Jeg vil lese The Ocean at the End of the Lane, anbefalt av SerendipityCat, fordi det er Neil Gaiman, så jeg liker den sikkert:

Jeg synes Gaiman beskriver mye av barndommens usikkerheter så godt i boka. Frykten for å sove alene i mørket, den forferdelige dagen da ingen kom til 7-års-bursdagen. De voksne som visste alt, kunne alt, og som det var umulig å motsi. De voksne, herskerne over virkeligheten.

Jeg vil lese bøker om London, spesielt White Teeth av  Zadie Smith og There But For The av Ali Smith. Disse bøkene er anbefalt av Kathleen, som skal bruke litt av sommeren på NW av Zadie Smith. Den har jeg allerede lastet ned til Kindle’n, så jeg kan jo begynne med den.

stay inside with book

Bilder kommer herfra og herfra.

Les alle bloggpostene mine om bøker her.

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Some things I read while I couldn’t write

With my right arm in a cast, I tweeted less, but I still read stuff on the internet. Here are a few things I found, starting with a collection of library photos like this one:

Don’t be a stranger:

Instead of asking, “is Facebook making us lonely?” and aimlessly pondering Big Issues of narcissism, social disintegration, and happiness metrics, as in a recent Atlantic cover story, we should ask: What exactly is it about Facebook that makes people ask if it’s making us lonely? Everything wrong with Facebook, from its ham-fisted approach to privacy, to the underwhelming quality of Facebook friendship, stems from the fact that Facebook models human relations on what Mark Zuckerberg calls “The social graph. (…) [Outside of Facebook] Internet friendship yields a connection that is self-consciously pointless and pointed at the same time: Out of all of the millions of bullshitters on the World Wide Web, we somehow found each other, liked each other enough to bullshit together, and built our own Fortress of Bullshit.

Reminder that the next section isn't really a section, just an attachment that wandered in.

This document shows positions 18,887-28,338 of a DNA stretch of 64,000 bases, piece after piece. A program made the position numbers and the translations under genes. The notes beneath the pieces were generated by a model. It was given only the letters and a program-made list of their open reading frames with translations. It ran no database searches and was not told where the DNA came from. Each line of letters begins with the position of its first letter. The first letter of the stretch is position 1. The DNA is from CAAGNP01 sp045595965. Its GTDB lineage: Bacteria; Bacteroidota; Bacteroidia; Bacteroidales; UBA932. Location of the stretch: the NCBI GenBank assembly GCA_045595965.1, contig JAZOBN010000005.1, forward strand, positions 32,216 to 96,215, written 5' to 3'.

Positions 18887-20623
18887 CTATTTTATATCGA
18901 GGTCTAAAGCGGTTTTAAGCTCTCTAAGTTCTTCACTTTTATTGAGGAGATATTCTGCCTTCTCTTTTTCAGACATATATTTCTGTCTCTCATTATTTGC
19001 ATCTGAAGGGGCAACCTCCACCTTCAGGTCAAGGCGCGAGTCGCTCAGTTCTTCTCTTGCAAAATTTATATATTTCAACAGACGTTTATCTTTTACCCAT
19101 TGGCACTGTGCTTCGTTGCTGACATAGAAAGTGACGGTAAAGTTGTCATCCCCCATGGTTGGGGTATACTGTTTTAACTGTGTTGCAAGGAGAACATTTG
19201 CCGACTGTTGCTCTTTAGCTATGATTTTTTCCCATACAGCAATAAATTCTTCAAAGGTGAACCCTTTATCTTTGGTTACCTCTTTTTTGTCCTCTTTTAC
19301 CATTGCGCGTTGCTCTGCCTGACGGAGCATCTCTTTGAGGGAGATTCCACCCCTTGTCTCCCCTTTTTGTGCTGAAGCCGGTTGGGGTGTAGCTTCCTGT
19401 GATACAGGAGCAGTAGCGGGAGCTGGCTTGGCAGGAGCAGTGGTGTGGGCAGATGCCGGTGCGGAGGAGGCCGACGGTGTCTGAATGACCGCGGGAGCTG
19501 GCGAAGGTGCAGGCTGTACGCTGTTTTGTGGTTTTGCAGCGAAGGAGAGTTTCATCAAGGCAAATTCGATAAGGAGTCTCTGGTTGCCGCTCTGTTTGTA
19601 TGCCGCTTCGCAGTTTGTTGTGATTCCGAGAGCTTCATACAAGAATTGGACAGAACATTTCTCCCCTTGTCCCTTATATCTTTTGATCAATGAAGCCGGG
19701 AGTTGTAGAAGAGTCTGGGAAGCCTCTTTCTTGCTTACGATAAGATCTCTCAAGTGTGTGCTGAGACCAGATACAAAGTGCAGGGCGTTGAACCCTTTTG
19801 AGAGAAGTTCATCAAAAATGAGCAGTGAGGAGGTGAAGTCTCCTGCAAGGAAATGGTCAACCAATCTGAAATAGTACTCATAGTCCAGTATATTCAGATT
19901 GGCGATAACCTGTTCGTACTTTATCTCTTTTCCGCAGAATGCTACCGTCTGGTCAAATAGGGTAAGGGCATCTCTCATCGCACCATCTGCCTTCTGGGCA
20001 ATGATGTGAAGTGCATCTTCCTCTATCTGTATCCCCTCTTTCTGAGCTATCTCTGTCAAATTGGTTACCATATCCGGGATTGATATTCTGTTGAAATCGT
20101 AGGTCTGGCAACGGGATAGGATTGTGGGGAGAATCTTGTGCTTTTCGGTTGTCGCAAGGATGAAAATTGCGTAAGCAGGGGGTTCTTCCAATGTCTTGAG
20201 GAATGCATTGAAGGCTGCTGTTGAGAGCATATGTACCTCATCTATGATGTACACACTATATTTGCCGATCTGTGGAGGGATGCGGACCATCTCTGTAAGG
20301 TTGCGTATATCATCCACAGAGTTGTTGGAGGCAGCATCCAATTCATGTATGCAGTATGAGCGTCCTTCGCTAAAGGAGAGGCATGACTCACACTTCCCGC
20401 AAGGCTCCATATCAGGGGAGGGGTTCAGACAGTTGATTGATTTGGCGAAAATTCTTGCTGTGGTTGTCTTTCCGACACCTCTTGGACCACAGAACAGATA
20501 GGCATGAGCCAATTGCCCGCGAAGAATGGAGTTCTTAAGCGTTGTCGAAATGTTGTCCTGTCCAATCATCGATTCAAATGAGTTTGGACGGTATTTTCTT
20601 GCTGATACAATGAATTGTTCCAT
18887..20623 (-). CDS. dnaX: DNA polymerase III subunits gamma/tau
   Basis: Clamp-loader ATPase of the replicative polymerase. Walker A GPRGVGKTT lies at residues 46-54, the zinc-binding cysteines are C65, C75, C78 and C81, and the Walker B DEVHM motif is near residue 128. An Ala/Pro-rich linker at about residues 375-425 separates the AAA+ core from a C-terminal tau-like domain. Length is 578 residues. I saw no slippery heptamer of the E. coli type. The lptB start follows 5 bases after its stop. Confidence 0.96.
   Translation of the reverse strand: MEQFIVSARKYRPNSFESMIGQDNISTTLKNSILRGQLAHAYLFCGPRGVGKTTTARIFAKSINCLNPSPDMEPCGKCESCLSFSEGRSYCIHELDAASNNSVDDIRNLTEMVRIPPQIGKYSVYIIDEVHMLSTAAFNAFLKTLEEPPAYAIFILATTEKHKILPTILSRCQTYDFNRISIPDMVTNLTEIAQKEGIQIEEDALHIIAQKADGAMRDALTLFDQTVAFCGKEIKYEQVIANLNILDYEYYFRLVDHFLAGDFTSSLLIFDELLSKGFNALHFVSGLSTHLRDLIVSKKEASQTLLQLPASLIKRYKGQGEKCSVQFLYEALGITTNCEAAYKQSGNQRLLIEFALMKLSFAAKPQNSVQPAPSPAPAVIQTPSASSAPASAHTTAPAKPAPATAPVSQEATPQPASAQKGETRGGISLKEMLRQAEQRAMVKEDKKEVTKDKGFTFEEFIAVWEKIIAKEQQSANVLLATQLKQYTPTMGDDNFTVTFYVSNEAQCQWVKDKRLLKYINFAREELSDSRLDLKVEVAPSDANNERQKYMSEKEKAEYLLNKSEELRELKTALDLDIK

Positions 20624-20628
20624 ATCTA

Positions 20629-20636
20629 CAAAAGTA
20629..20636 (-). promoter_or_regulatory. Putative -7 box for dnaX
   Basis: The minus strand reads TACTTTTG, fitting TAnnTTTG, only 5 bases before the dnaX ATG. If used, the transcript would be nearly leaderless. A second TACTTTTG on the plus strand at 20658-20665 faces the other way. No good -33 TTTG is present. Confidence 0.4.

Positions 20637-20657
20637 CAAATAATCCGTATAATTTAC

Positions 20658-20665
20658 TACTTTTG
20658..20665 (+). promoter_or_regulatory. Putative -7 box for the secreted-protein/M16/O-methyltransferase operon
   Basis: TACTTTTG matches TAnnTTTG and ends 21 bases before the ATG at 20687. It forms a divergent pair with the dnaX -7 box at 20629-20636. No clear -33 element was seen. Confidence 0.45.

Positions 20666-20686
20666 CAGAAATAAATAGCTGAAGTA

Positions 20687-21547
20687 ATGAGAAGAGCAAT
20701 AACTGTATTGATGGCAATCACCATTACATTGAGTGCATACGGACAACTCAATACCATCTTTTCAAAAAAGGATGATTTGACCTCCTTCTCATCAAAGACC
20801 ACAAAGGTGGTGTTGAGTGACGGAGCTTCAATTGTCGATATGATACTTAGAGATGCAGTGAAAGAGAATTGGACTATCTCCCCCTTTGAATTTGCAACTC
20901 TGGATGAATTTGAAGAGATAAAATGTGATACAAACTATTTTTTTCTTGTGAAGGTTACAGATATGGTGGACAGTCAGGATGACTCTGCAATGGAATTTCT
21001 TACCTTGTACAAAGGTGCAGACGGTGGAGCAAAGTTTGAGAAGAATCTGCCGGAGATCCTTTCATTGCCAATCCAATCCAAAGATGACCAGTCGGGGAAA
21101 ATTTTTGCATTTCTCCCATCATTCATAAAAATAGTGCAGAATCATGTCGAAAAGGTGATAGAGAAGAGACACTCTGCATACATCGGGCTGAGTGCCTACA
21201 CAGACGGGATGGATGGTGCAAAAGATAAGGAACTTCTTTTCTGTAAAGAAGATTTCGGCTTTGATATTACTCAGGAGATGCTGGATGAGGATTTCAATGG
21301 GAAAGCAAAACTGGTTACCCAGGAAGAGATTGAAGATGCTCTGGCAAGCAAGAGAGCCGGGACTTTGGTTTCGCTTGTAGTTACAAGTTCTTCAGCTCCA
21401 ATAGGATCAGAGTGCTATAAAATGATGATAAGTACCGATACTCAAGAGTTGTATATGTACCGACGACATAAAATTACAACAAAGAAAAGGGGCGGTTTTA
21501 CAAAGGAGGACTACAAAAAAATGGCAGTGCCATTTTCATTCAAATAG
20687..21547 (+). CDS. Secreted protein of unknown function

The man who killed Osama bin Laden… is screwed:

The man who shot and killed Osama bin Laden sat in a wicker chair in my backyard, wondering how he was going to feed his wife and kids or pay for their medical care.

You are going to die:

Segregating the old and the sick enables a fantasy, as baseless as the fantasy of capitalism’s endless expansion, of youth and health as eternal, in which old age can seem to be an inexplicably bad lifestyle choice, like eating junk food or buying a minivan, that you can avoid if you’re well-educated or hip enough.

In which I fix my girlfriend’s grandparents’ WiFi and am hailed as a conquering hero:

But then one gray morning did Internet Explorer 6 no longer load The Google. Refresh was clicked, again and again, but still did Internet Explorer 6 not load The Google. Perhaps The Google was broken, the people thought, but then The Yahoo too did not load. Nor did Hotmail. Nor The land was thrown into panic.